‘Monkey’ to go West again as cinema power shifts East
HONG KONG, May 27 — Generations of Chinese grew up under the spell cast by Wu Cheng’en’s “Journey to the West”, the 16th Century adventure epic which is the subject of two major upcoming film adaptations.
Hopes are that the tale will continue to leave audiences spellbound, with shooting now wrapped on actor and director Stephen Chow’s version of the tale and another starring “Crouching Tiger, Hidden Dragon” star Chow Yun-fat.
Lauded as one of China’s “Four Great Classical Novels,” it has inspired operas, including one penned by acclaimed British rocker Damon Albarn, a string of cinema hits dating back to the 1940s and a popular online game.
“‘Journey to the West’ is a story full of imagination,” Chow told AFP.
“The plot is beyond any other fantasy,” added the Hong Kong-based star, who is one of China’s biggest box office draws with films including “Shaolin Soccer” (2001) and “Kung Fu Hustle” (2004).
As China’s rapidly expanding film industry continues to break new commercial ground, Chinese filmmakers are increasingly looking to literary adaptations for their inspiration — with “Journey to the West” a time-honoured favourite.
Chow is putting final touches to his 110 million yuan (RM55 million) adaptation, whose working title is “Journey to the West” and stars Chinese actors Wen Zhang and Shu Qi. It will be the third time he has used it as source material for a film.
It will come up against another version featuring heavyweights Chow Yun-fat and Donnie Yen in the Soi Cheang-directed 3D epic “The Monkey King”, costing an estimated 400 million yuan and which is also in post-production.
Chow’s fascination with the ancient text was first fuelled 30 years ago when he watched a grainy, black-and-white Cantonese film version of the tale in his local cinema house.
“I think the reason it is still relevant nowadays — and people still find it attractive — is all down to its imagination. Until now I still don’t see it being surpassed.”
It is the sheer scale of the source material available in the original text that has Chow returning to those pages once again.
“The story is so creative. Yet it is so orderly arranged and structured. On the one hand the creative process is just as free as a bird but on the other hand the framework of the story is very well organised. This is very unique.”
‘Wizard of Oz’ multiplied by a thousand
The story is based on the legend of the monk Xuanzang’s journey to India during the Tang Dynasty (618-907) to retrieve sacred texts.
The monk is ordered on this quest towards spiritual enlightenment by Buddha and is placed under the protection of three disciples — Sun Wukong (the Monkey King), Zhu Bajie (the pig), and Sha Wujing (the water buffalo) — who are making up for past sins as well as a dragon prince who comes in the form of a horse.
The story first started to appear on the big screen in the 1940s and has since been used as the basis for such hits as “Monkey Goes West” (1966) and the Jet Li-starring “The Forbidden Kingdom” (2008) as well as Chow’s own “A Chinese Odyssey” parts one and two (1994).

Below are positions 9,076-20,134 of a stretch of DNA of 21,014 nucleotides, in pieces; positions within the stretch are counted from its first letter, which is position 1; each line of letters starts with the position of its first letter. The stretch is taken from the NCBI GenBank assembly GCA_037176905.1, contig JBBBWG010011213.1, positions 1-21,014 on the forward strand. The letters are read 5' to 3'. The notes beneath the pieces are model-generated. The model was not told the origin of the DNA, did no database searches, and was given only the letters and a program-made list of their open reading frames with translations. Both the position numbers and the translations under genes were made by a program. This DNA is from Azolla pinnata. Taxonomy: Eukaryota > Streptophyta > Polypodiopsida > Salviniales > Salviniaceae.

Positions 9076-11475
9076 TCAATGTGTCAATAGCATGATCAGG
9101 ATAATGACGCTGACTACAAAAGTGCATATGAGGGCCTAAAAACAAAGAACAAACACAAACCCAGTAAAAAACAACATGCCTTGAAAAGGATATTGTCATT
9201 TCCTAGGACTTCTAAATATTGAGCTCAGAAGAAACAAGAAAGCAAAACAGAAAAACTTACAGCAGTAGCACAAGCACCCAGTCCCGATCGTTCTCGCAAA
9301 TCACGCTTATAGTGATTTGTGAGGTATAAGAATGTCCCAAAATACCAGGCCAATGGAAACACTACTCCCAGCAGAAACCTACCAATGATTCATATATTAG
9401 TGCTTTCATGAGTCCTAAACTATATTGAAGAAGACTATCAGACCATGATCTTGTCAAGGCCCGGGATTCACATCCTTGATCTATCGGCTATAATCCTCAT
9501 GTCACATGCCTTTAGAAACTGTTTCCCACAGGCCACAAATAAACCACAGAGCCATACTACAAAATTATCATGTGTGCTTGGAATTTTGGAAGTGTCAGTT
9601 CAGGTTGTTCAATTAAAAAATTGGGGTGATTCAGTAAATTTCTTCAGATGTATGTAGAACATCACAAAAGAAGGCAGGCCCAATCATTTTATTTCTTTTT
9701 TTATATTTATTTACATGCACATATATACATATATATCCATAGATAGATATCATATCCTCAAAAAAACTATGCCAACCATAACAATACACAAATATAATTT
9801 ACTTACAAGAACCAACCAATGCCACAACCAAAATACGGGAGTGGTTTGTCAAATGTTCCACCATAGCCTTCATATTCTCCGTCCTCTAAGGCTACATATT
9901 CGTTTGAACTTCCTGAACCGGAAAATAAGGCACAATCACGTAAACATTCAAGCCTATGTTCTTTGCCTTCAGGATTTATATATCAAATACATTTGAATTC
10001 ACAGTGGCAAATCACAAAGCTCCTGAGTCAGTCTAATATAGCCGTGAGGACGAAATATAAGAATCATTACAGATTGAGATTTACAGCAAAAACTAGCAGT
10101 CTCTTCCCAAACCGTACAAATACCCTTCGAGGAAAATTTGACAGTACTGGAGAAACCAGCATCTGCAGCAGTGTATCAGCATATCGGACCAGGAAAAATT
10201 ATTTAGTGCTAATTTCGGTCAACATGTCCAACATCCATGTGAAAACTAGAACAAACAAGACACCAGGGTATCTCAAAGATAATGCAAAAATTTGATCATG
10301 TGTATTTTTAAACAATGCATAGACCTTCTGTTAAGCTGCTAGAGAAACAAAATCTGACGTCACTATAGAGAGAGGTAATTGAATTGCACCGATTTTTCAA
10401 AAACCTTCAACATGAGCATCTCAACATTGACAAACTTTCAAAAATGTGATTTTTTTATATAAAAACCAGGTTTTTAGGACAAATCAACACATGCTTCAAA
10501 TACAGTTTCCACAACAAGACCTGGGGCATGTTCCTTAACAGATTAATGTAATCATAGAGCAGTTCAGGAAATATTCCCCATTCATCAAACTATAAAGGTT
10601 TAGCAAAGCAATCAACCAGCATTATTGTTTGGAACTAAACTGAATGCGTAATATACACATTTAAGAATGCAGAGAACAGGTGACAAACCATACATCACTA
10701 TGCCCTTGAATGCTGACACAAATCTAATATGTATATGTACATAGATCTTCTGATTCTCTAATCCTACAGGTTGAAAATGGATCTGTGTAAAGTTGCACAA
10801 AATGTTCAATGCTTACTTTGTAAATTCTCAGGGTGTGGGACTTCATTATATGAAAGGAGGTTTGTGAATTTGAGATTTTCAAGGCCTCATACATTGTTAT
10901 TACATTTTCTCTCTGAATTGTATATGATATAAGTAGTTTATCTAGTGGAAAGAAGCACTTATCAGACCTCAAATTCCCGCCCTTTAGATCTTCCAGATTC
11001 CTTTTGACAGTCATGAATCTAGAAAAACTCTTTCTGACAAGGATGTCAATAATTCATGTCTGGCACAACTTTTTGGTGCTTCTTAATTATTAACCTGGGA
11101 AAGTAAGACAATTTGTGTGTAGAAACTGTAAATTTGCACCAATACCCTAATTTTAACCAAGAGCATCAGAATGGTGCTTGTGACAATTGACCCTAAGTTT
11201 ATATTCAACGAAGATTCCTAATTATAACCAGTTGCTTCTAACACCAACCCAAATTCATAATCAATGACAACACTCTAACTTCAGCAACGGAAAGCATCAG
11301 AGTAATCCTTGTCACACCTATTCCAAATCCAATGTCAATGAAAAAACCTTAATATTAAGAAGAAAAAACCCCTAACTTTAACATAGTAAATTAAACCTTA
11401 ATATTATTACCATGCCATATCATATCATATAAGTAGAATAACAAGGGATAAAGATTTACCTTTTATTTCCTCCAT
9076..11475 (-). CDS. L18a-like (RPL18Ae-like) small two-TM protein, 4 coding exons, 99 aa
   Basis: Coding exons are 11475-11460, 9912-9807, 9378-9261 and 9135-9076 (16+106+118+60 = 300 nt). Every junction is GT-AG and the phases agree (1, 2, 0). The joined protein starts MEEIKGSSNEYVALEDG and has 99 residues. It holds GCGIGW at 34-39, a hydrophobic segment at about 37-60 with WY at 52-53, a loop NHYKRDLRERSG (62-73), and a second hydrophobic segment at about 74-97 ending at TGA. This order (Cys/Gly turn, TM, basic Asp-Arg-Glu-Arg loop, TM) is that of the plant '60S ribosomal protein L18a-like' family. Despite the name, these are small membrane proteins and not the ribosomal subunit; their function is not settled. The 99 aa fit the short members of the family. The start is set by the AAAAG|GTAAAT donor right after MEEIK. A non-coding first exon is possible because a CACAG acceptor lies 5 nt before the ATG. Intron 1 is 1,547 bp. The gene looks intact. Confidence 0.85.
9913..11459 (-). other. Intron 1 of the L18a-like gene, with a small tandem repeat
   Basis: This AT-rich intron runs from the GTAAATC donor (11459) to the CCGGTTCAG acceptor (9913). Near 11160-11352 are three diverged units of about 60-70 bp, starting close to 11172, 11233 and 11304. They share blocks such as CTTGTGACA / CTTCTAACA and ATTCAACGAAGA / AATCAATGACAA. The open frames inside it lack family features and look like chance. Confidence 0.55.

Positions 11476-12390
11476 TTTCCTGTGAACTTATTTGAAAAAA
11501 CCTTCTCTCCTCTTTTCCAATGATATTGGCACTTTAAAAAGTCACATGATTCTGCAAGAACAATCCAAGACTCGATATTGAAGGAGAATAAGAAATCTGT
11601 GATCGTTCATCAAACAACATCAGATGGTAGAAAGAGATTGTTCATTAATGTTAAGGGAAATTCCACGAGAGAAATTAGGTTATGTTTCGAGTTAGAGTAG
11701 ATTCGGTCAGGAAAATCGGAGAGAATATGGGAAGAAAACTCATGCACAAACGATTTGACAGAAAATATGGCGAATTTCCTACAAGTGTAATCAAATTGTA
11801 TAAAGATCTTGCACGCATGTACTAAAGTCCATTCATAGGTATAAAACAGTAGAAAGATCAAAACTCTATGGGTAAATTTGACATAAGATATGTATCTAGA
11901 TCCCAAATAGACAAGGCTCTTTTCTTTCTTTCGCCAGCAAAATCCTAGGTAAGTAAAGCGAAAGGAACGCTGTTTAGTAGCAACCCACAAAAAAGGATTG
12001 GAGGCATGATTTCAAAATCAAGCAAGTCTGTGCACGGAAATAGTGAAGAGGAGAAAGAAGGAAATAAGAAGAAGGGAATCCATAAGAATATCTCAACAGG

It has also been retold in a number of television productions — most notably the Japanese series “Saiyuki” from the 1970s, which was then dubbed and screened around the world.
More recently the tale was the basis of the acclaimed opera “Monkey: Journey to the West”, put together by Blur and Gorillaz frontman Damon Albarn and Chinese stage director Chen Shi-zheng.
It has also surfaced in the Nickelodeon multi-player game “Monkey Quest”, which the company last month claimed was the “fastest-growing virtual world for kids” with 10 million registered users in its first year.
Kat Yeung, distribution executive at Filmko Films which is co-producing rival movie “The Monkey King” along with Mandarin Films, believes the lessons learned along the way by those characters still resonate centuries on.
She says her company is putting a very modern spin on how the tale is told. “3D technology can show the ‘Journey to the West’ like it has never been seen before,” she said.
“We want to take this story international, not only to Chinese territories, and we think “The Monkey King” will be just the first episode. There are lots of chapters in the books with independent stories that can be told.”
Both productions are underway at a time when China is cementing its status as a cinema powerhouse.
Box office takings surged 30 per cent on-year in 2011, eclipsing those in North America. Beijing-based group Wanda is set to become the world’s biggest cinema operator by sales with its US$2.6 billion purchase of US firm AMC Entertainment.
With the government-enforced quota of just 20 international films allowed in for screening each year still in place, it’s an industry in need of productions and ideas, with “Journey to the West” seen as rich source for inspiration.
Hong Kong-based film critic and historian Paul Fonoroff also believes its enduring success comes down to its universal themes.
“It’s a tale that has something for everybody: fantasy, adventure, cartoonish characters for the kids, an allegorical subtext for the adults, underlying themes of Buddhist enlightenment for the more spiritually inclined, and plenty of sex or at least sexual innuendo, depending on how the filmmakers want to play it,” he explains.
“The story’s themes are timeless and have a resonance regardless of one’s cultural background — think Wizard of Oz multiplied a thousand times. And with characters like a monkey, pig, a dragon, it’s not only loads of fun but — equally important for 21st Century filmmakers — it’s a synergistic marketing dream.”
Both “Journey to the West” and “The Monkey King” are scheduled for release in 2013. — AFP/Relaxnews